6 – Yawgmoth's Bargain

The only thing to keep this card out of the Top 5, and frankly, from being in the conversation for the top spot, is the fact that it’s banned in many casual formats. It’s the Contract from Below question. Contract from Below is by far the best card-drawing spell of all time, but people tend to think of Ancestral Recall because you can actually play it in some formats. People often miss the Bargain because it’s illegal in a lot of formats, including ye olde Commander. That does not deny its sheer power at any multiplayer table that allows it.

Now let’s look and see what cards made our Top 5!

5 – Grave Pact

This old star is still every bit as awesome as It always was. Just like Future Sight is a bit heavy on the blue, this is a bit heavy on the black, but oh, what a black card it is. If you can manage to fit it into your deck, this will emerge as the belle of the ball. Forcing every single player at the multiplayer table not named you to sacrifice a creature whenever one of yours bites it is true justice. (Doesn’t this sometimes feel white? “You slew one of mine? Justice demands you all lose one as well!”) Grave Pact is amazing in any deck that features ways of sacrificing your own creatures. You can imagine it alongside Blasting Station or Attrition. Even when you don’t have those elements, you will see your creatures bite it. Opponents become more selective about killing your guys. You often sneak in a few extra punches to the face because people don’t want to block and kill your attacker! This is a game-changer, and that makes it Top 5 material.

Yawgmoth's Bargain
Grave Pact
Fastbond

4 – Fastbond

The very first set wants to tell you, “Howdy!” Despite all of the enchantments made after Fastbond saw print, virtually none are better. Again banned in some casual formats, (which keeps it out of the Top 3), it still is available in many of them. When you play this at a multiplayer table, you can skip ahead three or four turns very quickly. That’s worth a bit of life lost. It’s almost like three Time Walks. At the end, you can play big creatures or power spells turns before your opponents can manage more than a Steel Wall. Untapping and having five lands on turn two is just downright insane.

What cards made the Top 3?

3 – Recurring Nightmare

Another commonly banned card, I find that casual tables tend to allow it more than Fastbond. The ability to sacrifice a creature to recur a creature is just powerful. Even if you can only do it on your turn and even if you must bounce this enchantment, it’s worth it. The ability to regurgitate ETB triggers for 3 mana each destroys a game. The ability to bring back a large beater for another go is awesome. But bouncing is actually an advantage not a disadvantage. By bouncing the enchantment as a cost, opponents cannot respond to it with instant removal, and it cannot be removed by sorcery removal on later turns. Therefore, it is protected from everything save countermagic and discard. And if those ETB creatures include something like, say, Eternal Witness or Auramancer to bring it back . . . 

2 – Pernicious Deed

Not banned at all, you can play it at your leisure. There is not a single B/G deck I can think of that does not improve by the addition of this enchantment. It was once called the best card in multiplayer by no less a luminary than Anthony Alongi. It is the card that will save you with mass removal, and it is among the best rattlesnakes of all time and a sweeping card that is often clinical in what it takes out, enabling you to occasionally keep going while devastating others. My nickname for this card is Deus ex Awesome. It will save your life over and over again.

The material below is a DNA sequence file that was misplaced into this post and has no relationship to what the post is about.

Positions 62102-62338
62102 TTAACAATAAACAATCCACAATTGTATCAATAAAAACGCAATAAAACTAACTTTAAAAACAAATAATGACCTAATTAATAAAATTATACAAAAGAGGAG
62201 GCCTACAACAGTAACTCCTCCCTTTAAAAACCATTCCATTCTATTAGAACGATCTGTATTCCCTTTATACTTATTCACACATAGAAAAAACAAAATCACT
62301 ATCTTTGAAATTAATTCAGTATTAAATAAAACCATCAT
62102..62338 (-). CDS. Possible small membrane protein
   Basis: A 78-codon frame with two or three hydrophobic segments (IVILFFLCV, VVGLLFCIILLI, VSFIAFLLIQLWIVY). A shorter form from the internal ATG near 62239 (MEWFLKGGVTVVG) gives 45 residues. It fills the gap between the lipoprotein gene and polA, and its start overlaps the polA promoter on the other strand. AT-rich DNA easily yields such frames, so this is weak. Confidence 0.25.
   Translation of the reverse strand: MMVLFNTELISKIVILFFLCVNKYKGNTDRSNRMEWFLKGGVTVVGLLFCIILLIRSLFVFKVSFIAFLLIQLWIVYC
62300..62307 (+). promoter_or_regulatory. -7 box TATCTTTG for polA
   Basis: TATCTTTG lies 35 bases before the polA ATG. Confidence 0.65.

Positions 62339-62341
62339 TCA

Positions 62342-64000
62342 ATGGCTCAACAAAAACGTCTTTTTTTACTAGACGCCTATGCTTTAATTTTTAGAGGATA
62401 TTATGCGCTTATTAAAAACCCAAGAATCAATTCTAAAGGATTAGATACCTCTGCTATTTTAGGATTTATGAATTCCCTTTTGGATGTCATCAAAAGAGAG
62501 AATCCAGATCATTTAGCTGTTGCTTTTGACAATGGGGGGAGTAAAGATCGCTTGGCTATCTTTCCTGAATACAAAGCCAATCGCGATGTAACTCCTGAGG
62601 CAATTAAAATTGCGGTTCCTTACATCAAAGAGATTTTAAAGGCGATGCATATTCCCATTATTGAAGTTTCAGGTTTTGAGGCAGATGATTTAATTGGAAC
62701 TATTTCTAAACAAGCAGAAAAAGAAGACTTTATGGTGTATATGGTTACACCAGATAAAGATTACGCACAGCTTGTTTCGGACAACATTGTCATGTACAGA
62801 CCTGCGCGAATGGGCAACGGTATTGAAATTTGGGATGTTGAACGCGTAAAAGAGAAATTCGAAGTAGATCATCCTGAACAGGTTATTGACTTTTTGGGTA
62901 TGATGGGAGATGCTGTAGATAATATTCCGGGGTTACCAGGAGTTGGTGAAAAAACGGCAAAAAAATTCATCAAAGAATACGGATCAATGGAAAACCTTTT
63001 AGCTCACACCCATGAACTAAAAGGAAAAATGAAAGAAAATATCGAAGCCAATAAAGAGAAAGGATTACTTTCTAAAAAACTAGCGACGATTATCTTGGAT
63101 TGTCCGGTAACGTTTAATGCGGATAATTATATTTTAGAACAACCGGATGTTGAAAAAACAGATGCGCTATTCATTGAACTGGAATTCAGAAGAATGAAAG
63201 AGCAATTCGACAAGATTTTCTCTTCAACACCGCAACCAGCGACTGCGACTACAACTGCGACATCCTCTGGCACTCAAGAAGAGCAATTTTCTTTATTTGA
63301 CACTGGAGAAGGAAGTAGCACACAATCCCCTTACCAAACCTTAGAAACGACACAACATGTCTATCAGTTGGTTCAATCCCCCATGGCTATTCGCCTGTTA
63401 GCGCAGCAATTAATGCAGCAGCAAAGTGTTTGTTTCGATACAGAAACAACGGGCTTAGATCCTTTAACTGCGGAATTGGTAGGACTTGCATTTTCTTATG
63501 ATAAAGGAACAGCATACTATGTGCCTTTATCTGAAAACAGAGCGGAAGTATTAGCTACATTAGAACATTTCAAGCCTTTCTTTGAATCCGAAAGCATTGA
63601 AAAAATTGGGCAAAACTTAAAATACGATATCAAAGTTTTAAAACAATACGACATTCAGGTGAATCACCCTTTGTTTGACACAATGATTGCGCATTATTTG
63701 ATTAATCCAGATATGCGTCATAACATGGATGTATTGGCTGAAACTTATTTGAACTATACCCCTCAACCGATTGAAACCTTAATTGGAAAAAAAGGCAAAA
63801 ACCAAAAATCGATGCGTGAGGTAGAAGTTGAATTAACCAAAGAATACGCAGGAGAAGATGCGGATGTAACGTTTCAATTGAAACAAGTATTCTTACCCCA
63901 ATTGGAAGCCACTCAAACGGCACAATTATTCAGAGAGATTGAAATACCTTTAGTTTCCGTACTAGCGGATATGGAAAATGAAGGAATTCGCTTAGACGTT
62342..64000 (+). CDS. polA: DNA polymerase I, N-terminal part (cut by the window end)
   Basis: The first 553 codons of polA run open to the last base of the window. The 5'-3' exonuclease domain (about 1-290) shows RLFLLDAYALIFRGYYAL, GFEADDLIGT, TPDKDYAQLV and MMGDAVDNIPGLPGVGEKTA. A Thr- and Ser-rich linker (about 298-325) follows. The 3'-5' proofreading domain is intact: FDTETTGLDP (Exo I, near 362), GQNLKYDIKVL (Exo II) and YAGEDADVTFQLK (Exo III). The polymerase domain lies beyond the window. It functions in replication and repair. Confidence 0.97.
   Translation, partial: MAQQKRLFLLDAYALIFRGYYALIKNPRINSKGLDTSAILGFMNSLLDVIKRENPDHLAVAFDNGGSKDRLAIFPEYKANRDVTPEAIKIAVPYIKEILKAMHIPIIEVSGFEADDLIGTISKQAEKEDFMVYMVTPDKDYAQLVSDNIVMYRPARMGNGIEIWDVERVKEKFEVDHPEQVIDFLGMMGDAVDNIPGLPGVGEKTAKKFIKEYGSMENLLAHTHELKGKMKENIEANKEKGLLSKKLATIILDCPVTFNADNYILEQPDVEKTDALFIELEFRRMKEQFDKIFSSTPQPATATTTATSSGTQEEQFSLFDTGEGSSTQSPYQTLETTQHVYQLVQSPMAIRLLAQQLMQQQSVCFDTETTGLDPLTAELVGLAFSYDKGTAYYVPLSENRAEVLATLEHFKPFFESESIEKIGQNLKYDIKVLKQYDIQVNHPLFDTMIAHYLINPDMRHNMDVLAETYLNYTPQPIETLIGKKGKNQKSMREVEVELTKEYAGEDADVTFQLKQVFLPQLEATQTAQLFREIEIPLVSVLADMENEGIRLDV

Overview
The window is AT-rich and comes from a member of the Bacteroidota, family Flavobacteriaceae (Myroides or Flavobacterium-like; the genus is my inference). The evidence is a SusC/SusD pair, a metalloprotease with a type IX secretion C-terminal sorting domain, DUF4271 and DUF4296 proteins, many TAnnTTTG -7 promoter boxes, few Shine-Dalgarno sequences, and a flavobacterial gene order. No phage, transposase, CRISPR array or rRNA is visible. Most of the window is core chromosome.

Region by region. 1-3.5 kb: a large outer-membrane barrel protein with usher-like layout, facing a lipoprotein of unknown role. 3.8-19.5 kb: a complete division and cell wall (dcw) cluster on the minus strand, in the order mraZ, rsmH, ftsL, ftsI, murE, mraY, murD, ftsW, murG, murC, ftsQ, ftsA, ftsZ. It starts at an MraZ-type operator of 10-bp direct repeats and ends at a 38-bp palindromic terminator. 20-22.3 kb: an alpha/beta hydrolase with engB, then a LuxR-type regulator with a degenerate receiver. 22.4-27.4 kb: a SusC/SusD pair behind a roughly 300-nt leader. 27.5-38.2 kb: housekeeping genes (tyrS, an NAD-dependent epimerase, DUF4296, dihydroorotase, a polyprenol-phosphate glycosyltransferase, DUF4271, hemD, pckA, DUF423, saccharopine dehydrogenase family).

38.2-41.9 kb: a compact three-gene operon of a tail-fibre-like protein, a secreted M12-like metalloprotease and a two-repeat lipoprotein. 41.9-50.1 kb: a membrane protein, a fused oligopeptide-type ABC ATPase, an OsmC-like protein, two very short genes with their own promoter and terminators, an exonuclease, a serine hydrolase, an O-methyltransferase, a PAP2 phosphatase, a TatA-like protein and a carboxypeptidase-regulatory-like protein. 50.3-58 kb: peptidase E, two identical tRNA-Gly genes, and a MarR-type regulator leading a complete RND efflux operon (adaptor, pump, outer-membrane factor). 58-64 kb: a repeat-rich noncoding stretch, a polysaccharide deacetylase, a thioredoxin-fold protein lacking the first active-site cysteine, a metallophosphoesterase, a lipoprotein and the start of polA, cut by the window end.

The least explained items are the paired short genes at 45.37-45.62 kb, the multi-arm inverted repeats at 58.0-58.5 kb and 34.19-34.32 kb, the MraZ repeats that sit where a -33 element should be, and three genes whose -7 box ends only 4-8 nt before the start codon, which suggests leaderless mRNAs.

Recurring Nightmare
Pernicious Deed
Survival of the Fittest

1 – Survival of the Fittest

This is not a dominating number one, and frankly, any of the Top 3 could be here. However, the ability to reliably tutor for any creature card for the investment of {G} and a creature discard is downright broken. It works with everything from cards that were in Standard at the time of printing (Living Death, Recurring Nightmare) to strategies recently printed (Boneyard Wurm, Spider Spawning) and everything in between. From dredge and scavenge to Ashen Ghoul and Bloodghast, this is an amazing engine at filling up the graveyard, finding the right creature, and shattering any game into little pieces over your knee.




Privileged Position
And that concludes our article for today. Some of the cards that were on the short list but that did not make the cut included Mirari's Wake, Privileged Position, The Abyss, Land Tax, and recently printed bomb Omniscience.

I also had many amazing combo engines to consider: Oath of Druids, Aluren, Doubling Season, Cadaverous Bloom, Dream Halls, and others. At the end, I felt that none of the combo engines gave me the consistency of these thirteen cards, which usually don’t require certain decks to work. All of these engines are massively powerful, but they tend to require cards to build around. They can’t slide into any deck. But you can add Pernicious Deed into any deck with the colors. The same is true of cards such as Future Sight, Recurring Nightmare, and Grave Pact. But you have to run the right deck for these combo powerhouses that were considered but that just didn’t have enough general reliability to make it.

Some of the cards that almost made my short list included Mana Reflection, Mind over Matter, and Sterling Grove.

Anyway, I hope that you enjoyed our little tryst into yet another Top 10 list. Which global enchantments are your favorites?

See you next week,
Abe Sargent